Cells are the building blocks of life—and one of the best ways to understand them, says Grant J. Jensen (BS ’94), dean of BYU’s College of Physical and Mathematical Sciences, “is to take terrific pictures of what’s inside.” With his research in cryotomography, Jensen has pioneered a new way to do just that.
Jensen and his research team at Caltech (where he taught before BYU) freeze cells to 80 Kelvin (that’s -292 Fahrenheit!), place them in a high-vacuum electron microscope, and photograph each sample as it slowly rotates. The photos are combined to create 3D models.
The resulting pictures revealed never-before-seen features of bacteria cells that have aided in understanding of how cells work. “Science is a wall,” Jensen says of his work. “Each discovery is one little brick in that wall.”
Chemosensory arrays are organelles that act as a “super nose,” helping cells sense chemical cues in the environment and move accordingly. Jensen’s team was able to see these structures for the first time, revealing a tightly knit network of sensitive interlocked receptors arranged in a honeycomb shape.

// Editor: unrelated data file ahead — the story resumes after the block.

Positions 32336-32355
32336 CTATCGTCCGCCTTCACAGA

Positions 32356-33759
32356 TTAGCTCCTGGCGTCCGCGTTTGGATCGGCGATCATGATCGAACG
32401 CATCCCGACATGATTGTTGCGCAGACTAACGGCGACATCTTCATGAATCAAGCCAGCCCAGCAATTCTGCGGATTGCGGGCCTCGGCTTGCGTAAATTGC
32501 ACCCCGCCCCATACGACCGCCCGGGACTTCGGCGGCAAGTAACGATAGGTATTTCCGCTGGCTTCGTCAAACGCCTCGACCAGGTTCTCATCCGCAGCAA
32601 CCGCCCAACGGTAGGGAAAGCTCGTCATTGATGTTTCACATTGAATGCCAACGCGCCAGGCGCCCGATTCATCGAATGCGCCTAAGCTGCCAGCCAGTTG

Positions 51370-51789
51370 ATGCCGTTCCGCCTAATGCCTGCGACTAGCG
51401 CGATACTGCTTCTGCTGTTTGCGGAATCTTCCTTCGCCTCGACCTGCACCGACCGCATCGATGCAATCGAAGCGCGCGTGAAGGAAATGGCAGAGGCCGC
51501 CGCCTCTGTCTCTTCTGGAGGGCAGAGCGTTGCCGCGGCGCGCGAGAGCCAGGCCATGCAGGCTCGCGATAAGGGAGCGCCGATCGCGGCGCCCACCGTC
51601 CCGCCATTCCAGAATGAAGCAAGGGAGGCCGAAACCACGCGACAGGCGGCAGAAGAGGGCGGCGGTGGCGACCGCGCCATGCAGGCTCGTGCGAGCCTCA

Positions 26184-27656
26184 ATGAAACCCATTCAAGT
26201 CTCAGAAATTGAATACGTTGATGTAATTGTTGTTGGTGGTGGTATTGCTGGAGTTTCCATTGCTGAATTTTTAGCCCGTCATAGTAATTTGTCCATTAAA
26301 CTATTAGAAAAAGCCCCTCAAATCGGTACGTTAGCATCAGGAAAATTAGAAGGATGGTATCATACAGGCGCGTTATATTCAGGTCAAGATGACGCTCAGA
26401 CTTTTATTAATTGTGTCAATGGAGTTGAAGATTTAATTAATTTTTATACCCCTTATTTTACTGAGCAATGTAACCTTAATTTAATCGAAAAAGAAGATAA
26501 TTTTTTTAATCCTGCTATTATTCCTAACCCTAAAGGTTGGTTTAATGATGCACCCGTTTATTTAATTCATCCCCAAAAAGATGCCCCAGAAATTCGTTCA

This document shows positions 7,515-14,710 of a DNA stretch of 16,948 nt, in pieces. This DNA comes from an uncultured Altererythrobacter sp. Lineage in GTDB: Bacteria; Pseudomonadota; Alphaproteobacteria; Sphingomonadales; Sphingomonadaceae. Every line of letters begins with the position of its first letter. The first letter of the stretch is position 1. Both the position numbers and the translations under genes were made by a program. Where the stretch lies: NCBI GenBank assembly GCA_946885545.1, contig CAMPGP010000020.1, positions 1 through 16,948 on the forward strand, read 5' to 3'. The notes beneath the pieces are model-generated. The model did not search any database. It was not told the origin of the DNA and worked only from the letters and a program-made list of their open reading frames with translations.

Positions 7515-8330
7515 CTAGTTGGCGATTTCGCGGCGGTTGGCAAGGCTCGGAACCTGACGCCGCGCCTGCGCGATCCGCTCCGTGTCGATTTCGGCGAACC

On the Offense
Survival is everything for cells, so offensive strategies are a must. Jensen and his team discovered a new one: the type VI secretion system. Or, as Jensen enthusiastically puts it, a “javelin thrower.” Cells with this system fire off a poison-tipped javelin that “kills the competitor by punching a hole in it,” Jensen says. “But sometimes it kills by depositing the toxin inside of the other cell. And it’s awesome!”
Some cells have protective surface layers that let nutrients in while blocking invaders. Cryotomography images have revealed that these are structured like Legos: cell-made proteins can pop in and out as the cell grows and changes. The appearance of the surface layer is different based on the proteins comprising it, which means there’s a lot more variability than was previously thought.